As George W. Bush once famously said, “there’s an old saying in Tennessee – I know it’s in Texas, probably in Tennessee – that says, fool me once, shame on – shame on you. Fool me – you can’t get fooled again.”
Several members of the Soceroos squad have fooled me so much that these days I tend to agree with Bush Jnr and whatever he was trying to say in his ridiculous mangling of a famous saying. The Denmark game was further proof that, despite the names in the Socceroos squad being eerily familiar to the one that left for Germany four years ago, most of the players are completely different.
Let me start with Luke Wilkshire. How. How?! How does someone who was so obviously below international standard four years ago, transform into the most consistent and reliable member of a team that is ranked 20th in the world? It truly is beyond me. It’s a shame that we don’t get the Russian league on TV here, because I’d really like to see how well he plays week in, week out for Dynamo Moscow. He has become a different player since moving from Holland, and maybe it’s a bit of a wake up call for the seemingly never-ending train of Aussie players who go to the Netherlands in the hope that it will become a springboard into the bigger European leagues.
Wilkshire was easily our best player in the friendly against Denmark on Monday. He had poise under pressure, was virtually the only player that didn’t completely miss-hit a pass, and his crosses were, as usual, deadly accurate. His defence may not be as rock solid as some other right-backs going around, but he provides a genuine attacking threat down the right that is invaluable in such a defence-minded team.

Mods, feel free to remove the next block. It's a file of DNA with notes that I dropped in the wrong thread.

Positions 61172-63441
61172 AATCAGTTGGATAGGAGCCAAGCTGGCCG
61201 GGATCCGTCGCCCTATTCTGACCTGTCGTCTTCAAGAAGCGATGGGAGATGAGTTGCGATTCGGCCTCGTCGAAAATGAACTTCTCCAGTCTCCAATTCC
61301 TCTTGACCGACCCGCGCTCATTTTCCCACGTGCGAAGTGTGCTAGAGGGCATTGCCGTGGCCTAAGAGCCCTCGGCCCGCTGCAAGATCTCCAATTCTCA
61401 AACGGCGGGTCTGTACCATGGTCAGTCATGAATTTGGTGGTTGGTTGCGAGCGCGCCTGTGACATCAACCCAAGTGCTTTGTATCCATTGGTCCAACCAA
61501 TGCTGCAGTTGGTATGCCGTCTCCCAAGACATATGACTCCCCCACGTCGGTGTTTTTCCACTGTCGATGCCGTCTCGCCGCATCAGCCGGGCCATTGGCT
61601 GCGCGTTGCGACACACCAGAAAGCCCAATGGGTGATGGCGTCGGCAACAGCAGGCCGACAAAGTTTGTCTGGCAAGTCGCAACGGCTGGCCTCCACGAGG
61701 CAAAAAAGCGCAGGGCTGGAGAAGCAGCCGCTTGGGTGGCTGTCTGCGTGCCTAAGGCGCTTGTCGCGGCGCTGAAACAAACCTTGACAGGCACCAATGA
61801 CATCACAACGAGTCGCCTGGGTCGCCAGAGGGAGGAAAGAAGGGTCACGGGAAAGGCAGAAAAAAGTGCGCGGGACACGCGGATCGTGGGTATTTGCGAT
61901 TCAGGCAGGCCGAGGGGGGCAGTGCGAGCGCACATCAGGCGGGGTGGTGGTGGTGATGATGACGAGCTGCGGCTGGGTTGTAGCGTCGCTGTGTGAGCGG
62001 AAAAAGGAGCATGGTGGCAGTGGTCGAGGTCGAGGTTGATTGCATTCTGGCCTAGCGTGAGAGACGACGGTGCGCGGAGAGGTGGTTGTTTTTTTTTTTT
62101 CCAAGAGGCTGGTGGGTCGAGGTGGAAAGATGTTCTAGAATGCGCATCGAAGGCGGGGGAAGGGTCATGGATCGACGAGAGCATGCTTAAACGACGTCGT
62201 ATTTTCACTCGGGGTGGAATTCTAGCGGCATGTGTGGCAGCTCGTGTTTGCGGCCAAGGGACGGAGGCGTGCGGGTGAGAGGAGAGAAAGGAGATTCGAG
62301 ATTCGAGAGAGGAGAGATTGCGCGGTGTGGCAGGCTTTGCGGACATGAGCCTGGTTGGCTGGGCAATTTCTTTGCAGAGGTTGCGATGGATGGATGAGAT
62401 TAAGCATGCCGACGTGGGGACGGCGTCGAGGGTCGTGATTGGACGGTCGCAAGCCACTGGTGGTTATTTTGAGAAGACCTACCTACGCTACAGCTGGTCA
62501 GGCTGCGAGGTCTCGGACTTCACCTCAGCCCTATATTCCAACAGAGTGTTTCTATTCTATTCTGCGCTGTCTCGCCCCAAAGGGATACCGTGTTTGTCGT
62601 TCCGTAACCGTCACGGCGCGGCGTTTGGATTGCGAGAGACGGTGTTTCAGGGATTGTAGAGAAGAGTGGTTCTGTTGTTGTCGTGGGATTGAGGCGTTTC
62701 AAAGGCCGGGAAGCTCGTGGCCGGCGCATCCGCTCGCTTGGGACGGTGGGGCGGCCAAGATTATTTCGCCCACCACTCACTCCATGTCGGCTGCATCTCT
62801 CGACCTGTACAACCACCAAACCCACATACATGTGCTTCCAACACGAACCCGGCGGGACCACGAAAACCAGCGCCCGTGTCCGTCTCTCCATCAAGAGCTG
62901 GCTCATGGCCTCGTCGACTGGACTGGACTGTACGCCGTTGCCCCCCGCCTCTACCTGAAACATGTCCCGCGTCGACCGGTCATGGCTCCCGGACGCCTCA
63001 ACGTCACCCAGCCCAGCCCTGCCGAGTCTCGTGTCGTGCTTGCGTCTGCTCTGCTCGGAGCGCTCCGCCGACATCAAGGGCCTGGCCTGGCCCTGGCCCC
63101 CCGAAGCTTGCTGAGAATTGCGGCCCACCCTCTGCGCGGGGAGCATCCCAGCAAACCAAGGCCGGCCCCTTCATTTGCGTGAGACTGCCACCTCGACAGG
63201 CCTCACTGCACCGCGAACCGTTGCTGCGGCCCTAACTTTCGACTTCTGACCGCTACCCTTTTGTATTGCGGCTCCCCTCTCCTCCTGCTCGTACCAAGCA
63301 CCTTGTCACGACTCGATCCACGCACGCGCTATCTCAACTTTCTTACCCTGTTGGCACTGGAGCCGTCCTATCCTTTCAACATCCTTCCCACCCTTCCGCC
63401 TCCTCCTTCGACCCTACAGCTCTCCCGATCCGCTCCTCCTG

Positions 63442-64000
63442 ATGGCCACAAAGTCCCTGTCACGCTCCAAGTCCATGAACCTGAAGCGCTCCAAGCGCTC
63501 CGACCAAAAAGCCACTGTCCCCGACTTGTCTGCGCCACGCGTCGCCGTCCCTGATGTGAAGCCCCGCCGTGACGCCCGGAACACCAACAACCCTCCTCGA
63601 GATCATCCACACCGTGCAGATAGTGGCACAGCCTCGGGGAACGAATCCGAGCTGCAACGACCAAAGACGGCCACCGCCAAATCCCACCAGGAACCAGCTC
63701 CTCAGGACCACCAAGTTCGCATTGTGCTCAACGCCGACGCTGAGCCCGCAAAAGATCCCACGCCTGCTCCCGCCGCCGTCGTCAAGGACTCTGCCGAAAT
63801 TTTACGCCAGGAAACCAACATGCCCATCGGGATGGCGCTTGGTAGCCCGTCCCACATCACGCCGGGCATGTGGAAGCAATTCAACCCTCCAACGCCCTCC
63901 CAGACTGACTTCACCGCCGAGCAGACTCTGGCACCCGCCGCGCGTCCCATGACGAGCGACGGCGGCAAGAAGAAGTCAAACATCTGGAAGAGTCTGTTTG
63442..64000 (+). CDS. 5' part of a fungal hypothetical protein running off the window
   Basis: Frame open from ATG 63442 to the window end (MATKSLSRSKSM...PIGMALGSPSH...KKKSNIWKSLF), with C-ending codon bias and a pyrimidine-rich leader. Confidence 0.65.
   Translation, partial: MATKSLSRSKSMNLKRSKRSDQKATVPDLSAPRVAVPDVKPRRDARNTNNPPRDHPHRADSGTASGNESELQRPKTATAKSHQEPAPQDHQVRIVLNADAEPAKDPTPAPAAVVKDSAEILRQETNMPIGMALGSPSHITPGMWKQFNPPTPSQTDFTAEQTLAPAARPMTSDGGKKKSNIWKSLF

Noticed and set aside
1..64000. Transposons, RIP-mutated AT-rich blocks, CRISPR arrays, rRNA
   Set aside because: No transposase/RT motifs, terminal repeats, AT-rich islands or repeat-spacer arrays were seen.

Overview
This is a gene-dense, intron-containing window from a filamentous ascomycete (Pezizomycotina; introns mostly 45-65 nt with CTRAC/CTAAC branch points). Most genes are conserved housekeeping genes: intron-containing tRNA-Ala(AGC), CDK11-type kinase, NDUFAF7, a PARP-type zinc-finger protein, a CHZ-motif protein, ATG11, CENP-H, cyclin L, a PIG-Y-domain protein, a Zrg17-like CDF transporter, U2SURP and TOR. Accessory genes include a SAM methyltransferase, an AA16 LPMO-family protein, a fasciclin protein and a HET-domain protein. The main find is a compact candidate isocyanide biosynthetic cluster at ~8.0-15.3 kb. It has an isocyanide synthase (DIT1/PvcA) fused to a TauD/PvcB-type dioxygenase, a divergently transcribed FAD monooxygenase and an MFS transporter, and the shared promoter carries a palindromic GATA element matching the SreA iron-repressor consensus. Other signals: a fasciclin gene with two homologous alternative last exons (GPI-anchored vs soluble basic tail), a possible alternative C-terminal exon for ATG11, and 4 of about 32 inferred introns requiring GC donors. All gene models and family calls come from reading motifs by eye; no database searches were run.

But enough about cool-hand Luke. The other stand out from the Denmark game was, in my opinion – and it pains me to admit it – Brett Holman. Yes, THE Brett Holman. The one that had a worse first touch than a man with no legs. The one that ran around the football field like a headless chook, giving away possession at will. The one whose best attribute was that he tried hard. THAT Brett Holman.
In truth, Holman wasn’t amazing in Monday’s practice game, but he was twice the player that he had ever been in Australian colours. He had several neat touches that took him past some tired Danish defenders, and created havoc in the attacking third whenever we got there (which was not very often). To be fair, the writing was on the wall when he scored the undeserved winner against the All Whites. I think it’s time to face it – Brett Holman is the new Luke Wilkshire.
And then there’s the player who has done what could be called a ‘Reverse Wilkshire’ (no, it’s not a kama sutra move, although I’d be interested to see what it looked like if it was) – he has gone from a cool, calm and sublimely skilled commodity in the Socceroos midfield to, well, old Wilkshire.
Maybe he can blame the Jabulani ball, maybe he can blame altitude, but in my mind I’ve never seen a worse performance from the man formerly known as Marco than on Monday. In fact, if we’re being honest, I think it’s fair to say that he’s never been the same player since he took some of the Ialian flavour out of his name. Marco Bresciano had a deft touch, could beat players with tricks that simply weren’t in the standard Australian repertoire, could regularly hit the target with free-kicks from 30 yards, and was probably the most consistently creative member of a very strong midfield. Mark Bresciano needlessly gives the ball away, favours the long hoof over the deft flick, and isn’t even allowed near a free kick these days.
Needless to say, now that this blog has been posted I have no doubt that Luke Wilkshire will get injured against USA and miss the World Cup, Brett Holman will get picked in the starting lineup against Germany and will subsequently score an own goal and get sent off, and Mark Bresciano will score the winner against Serbia after coming on as a 89th minute substitute.